The DOI noted that while it was “unable to conduct a full assessment of the new training,” it determined that much of it appeared to consist of “disorder control” tactics like those deployed by the SRG. (The topics identified by Riley also appear in the SRG’s training materials.) The new training has “limited emphasis on de-escalation and effective communication with protest participants in an attempt to maintain peace and order,” the agency concluded. “That scenario-based training appears focused solely or primarily on crowd control tactics and formations with no discernable reference to managing interactions, facilitating First Amendment rights, and minimizing the use of force.”
Asked whether the new departmentwide training was modeled after the SRG’s, Miller, the deputy commissioner, told The Intercept that it followed the Federal Emergency Management Agency’s Center for Domestic Preparedness curriculum and includes “protecting and facilitating demonstrations as well as training in the First and Fourteenth Amendments of the Constitution regarding the right to protest and equal protection under the law.”
Still, critics of the NYPD’s response to protests are warning against calls for more training that they fear will result in the entire department getting schooled in the ways of its most militarized unit. “One of the open questions is: Is the new training a distillation of the SRG training?” said Stoughton, the Legal Aid attorney. “In which case, what’s the basis for thinking that that’s going to change anything about the NYPD’s response to protests?”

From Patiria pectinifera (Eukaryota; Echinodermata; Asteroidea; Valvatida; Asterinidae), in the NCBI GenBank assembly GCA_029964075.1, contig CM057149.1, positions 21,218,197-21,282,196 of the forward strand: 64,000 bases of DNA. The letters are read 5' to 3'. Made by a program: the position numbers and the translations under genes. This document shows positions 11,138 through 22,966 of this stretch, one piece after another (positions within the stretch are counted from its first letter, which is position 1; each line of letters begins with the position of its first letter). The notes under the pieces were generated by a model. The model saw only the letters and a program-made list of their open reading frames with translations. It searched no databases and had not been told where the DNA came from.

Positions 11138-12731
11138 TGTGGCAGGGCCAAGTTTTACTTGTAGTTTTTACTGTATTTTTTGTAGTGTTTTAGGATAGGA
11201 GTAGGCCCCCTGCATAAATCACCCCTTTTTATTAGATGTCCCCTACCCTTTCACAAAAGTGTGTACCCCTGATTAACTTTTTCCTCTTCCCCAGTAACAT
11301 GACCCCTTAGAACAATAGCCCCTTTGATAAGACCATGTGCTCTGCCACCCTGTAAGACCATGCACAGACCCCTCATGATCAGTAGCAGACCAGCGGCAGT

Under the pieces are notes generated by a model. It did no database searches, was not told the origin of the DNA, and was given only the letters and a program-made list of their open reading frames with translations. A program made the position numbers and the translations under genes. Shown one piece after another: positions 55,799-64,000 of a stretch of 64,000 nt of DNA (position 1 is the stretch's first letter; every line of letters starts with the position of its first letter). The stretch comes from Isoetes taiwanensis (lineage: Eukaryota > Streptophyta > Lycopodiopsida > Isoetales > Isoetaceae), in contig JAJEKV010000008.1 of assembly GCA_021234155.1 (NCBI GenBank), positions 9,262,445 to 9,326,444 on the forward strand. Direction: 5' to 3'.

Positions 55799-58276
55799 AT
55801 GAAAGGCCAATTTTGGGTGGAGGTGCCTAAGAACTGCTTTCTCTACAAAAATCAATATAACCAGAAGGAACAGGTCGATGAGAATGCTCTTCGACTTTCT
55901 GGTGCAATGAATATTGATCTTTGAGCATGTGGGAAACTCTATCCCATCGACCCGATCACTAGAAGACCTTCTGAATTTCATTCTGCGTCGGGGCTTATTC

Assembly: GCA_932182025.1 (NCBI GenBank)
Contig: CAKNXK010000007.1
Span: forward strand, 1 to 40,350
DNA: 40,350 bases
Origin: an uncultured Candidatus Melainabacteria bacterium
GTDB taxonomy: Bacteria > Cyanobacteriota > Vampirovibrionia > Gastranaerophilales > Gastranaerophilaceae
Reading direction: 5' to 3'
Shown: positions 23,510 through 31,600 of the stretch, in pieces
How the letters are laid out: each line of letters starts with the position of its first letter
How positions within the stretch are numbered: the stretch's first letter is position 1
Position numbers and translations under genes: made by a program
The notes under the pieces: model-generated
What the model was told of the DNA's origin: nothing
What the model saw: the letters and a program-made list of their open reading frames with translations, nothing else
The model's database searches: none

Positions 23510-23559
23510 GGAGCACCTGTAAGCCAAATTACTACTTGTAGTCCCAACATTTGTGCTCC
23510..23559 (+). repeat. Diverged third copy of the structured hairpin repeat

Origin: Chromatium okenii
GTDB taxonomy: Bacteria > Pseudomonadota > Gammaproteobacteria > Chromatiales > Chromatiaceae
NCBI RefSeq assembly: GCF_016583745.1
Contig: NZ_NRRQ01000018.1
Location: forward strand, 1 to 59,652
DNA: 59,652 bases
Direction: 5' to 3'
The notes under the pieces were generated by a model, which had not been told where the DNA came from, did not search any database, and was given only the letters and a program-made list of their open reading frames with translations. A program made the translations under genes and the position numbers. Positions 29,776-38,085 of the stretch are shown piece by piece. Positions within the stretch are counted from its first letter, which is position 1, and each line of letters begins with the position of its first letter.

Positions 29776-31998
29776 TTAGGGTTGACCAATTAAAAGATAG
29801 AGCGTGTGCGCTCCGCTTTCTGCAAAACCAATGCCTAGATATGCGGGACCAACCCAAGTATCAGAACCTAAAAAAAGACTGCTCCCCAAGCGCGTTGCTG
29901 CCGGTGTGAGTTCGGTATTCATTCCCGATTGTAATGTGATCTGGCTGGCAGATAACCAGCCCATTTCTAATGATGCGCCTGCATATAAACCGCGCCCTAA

There has been little research on the effectiveness of police training, yet calls for more training regularly follow high-profile instances of police abuse. Critics say this response only directs more resources to police departments while failing to tackle the underlying cultural issues at stake.
“It’s a stopgap cosmetic measure that costs more money,” Joo-Hyun Kang, director of Communities United for Police Reform, a coalition of community organizations, told The Intercept. “Really, the way that we reduce this level of violence is we have to reduce significantly the bloated budget, the outsized power, the scope, the size, and the footprint of the NYPD.”
The instruction materials obtained by The Intercept offer a glimpse into the way the NYPD conceives of its role and history in relation to protest.
“One of the major reasons that New York City is so frequently selected as the site for National Conventions is this Department’s reputation for handling demonstrations by communicating with all parties,” the materials note. “This has been a dramatic change from the practices of some other police departments, which have emphasized the deployment of SWAT teams and aggressive crowd control techniques.”
The documents credit such success to the 1994 establishment of the Disorder Control Unit, or DCU, the precursor to the SRG, and claim that since its establishment, “New York City has not been the victim of any large-scale civil disorder.” That telling fails to mention that the DCU was central to some of the most brutal repression of protest in city history, including the 2011 Occupy Wall Street protests and the 2004 Republican National Convention, where large-scale police abuses led to a historic $18 million in legal settlements.